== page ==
considered that the General Assembly were for bringing them into a state of slavery, (which did appear plain by their not acceding to the best method to procure their liberties, and the Executive power so strongly acquiescing in all that they did, whether it was right or wrong,) the good people of said County thought it time to look to themselves; and they thought that it was dangerous to trust their lives and fortunes in the hands of such enemies to American liberty, but more particularly unreasonable that there should be any Court held, since thereby we must accede to what our General Assembly had done, in not acceding to what the whole Continent had recommended, and that all America would break off all dealings and commerce with us, and bring us into a state of slavery at once. Therefore, in duty to God, ourselves, and posterity, we thought ourselves under the strongest obligations to resist and to oppose all authority that would not accede to the Resolves of the Continental Congress. But knowing that many of our Court were men that neither feared or regarded men, we thought that it was most prudent to go and persuade the Judges to stay at home. Accordingly there were about forty good true men went from Rockingham to Chester, to dissuade Colonel Chandler, the Chief Judge, from attending Court. He said he believed it would be for the good of the County not to have any Court as things were, but there was one case of murder that they must see to, and if it was not agreeable to the people they would not have any other case. One of the Committee told him that the Sheriff would raise a number with arms, and that there would be bloodshed. The Colonel said that he would give his word and honour that there should not be any arms brought against us, and he would go down to Court on Monday the 13th of March instant, which was the day that the Court was to be opened. We told him that we would wait on him if it was his will. He said that our company would be very agreeable; likewise he returned us his hearty thanks for our civility, and so we parted with him.

We heard from the Southern part of the State that Judge Sabin was very earnest to have the Law go on, as well as many petty officers. There were but two Judges in the County at that time, Colonel Wells being gone to New-York. There was a great deal of talk in what manner to stop the Court, and at length it was agreed on to let the Court come together, and lay the reasons we had against their proceeding before them, thinking they were men of such sense that they would hear them. But on Friday we heard that the Court was going to take the possession of the house on the 13th instant, and to keep a strong guard at the doors of said house, that we could not come in. We being justly alarmed by the deceit of our Court, though it was not strange, therefore we thought proper to get to Court before the armed guards were placed, for we were determined that our grievances should be laid before the Court before it was opened. On Monday the 13th of March instant, there were about one hundred of us entered the Court-House about four o' clock in the afternoon. But we had but just entered before we were alarmed by a large number of men, armed with guns, swords and pistols. But we in the house had not any weapons of war among us, and were determined that they should not come in with their weapons of war except by the force of them.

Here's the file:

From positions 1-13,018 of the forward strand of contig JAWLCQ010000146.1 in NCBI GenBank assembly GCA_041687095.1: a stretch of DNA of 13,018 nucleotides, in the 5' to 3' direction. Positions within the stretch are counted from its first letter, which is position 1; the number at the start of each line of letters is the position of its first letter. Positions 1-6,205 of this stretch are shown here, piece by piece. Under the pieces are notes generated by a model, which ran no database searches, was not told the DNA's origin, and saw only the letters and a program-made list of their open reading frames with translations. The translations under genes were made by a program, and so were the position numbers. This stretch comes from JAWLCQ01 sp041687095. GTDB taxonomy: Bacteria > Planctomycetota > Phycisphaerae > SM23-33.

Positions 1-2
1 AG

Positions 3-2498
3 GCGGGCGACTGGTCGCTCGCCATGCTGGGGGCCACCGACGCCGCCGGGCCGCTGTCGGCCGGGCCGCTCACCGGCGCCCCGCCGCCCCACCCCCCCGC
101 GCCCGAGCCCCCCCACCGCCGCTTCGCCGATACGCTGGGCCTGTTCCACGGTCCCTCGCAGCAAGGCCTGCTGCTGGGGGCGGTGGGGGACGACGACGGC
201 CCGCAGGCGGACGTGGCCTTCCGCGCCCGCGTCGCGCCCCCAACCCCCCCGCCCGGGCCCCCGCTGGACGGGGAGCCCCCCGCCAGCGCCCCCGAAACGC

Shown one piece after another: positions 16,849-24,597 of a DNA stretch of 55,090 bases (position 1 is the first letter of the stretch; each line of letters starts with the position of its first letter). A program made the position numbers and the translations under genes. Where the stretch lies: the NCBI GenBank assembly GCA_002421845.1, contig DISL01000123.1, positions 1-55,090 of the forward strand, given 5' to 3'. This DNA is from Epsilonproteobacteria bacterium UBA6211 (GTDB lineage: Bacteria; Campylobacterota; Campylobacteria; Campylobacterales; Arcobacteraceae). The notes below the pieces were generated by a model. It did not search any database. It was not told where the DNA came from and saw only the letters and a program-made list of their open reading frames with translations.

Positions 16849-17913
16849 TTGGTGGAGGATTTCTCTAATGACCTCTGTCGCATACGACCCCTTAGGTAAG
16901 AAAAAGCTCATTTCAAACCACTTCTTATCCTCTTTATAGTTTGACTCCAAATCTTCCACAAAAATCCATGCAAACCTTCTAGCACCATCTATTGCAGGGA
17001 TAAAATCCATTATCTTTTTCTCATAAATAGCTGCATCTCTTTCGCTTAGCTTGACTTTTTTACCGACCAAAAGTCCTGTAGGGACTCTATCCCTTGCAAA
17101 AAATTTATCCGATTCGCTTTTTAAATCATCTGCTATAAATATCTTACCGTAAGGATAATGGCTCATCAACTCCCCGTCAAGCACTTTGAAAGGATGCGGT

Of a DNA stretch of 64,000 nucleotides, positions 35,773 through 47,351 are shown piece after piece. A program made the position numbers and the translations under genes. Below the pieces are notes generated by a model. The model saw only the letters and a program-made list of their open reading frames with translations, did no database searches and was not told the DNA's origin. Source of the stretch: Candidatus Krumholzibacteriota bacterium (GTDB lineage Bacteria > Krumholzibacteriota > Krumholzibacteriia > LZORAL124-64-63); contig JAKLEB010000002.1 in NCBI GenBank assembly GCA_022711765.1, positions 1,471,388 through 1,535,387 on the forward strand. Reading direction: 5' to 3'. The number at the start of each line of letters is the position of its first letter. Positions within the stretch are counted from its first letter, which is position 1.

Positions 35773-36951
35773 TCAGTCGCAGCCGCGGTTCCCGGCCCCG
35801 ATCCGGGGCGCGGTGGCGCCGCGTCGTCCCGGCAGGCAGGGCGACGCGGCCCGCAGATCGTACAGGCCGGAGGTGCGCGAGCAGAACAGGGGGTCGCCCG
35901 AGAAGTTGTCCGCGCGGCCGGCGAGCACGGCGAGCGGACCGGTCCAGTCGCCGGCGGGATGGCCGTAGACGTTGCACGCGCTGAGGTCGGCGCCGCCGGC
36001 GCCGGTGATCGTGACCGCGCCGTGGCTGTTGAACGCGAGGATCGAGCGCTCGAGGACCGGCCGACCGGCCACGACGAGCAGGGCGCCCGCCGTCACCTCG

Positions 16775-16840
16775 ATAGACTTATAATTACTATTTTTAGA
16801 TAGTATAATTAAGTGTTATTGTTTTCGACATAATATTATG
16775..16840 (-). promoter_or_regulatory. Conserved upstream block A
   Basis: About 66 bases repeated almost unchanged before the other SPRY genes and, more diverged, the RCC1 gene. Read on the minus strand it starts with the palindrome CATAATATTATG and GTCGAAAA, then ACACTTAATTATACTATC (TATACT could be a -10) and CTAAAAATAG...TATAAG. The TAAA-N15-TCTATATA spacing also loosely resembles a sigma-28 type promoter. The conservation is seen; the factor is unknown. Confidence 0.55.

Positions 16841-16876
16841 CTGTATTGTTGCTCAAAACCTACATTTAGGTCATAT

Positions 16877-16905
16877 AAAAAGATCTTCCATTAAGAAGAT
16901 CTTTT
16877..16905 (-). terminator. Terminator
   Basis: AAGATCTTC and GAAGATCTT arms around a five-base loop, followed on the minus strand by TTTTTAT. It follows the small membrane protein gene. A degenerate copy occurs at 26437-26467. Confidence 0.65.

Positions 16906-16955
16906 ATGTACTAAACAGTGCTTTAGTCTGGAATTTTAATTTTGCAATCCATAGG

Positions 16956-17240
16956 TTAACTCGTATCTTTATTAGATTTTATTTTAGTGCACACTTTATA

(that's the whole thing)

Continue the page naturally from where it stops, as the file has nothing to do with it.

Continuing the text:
Esquire Patterson came up at the head of his armed company, within about five yards of the door, and commanded us to disperse; to which be got no answer. He then caused the King' s Proclamation to be read, and told us that if we did not disperse in fifteen minutes, by G—d he would blow a lane through us. We told him that we would not disperse. We told them that they might come in if they would unarm themselves, but not without. One of out men went out at the door and asked them if they were come for war; told them that we were come for peace, and that we should be glad to hold a parley with them. At that, Mr˙ Gale, the Clerk of the Court, drew a pistol, held it up, and said, d—n the parley with such d—d rascals as you are; I will hold no parley with such d—d rascals but by this — holding up his pistol. They gave us very harsh language; told us we should be in hell before morning, but after a while they drew a little off from the house and seemed to be in consultation. Three of us


went out to trent with them; but the most, or all that we could get from them was, that they would not talk with such d—d rascals as we were, and we soon returned to the house and they soon went off.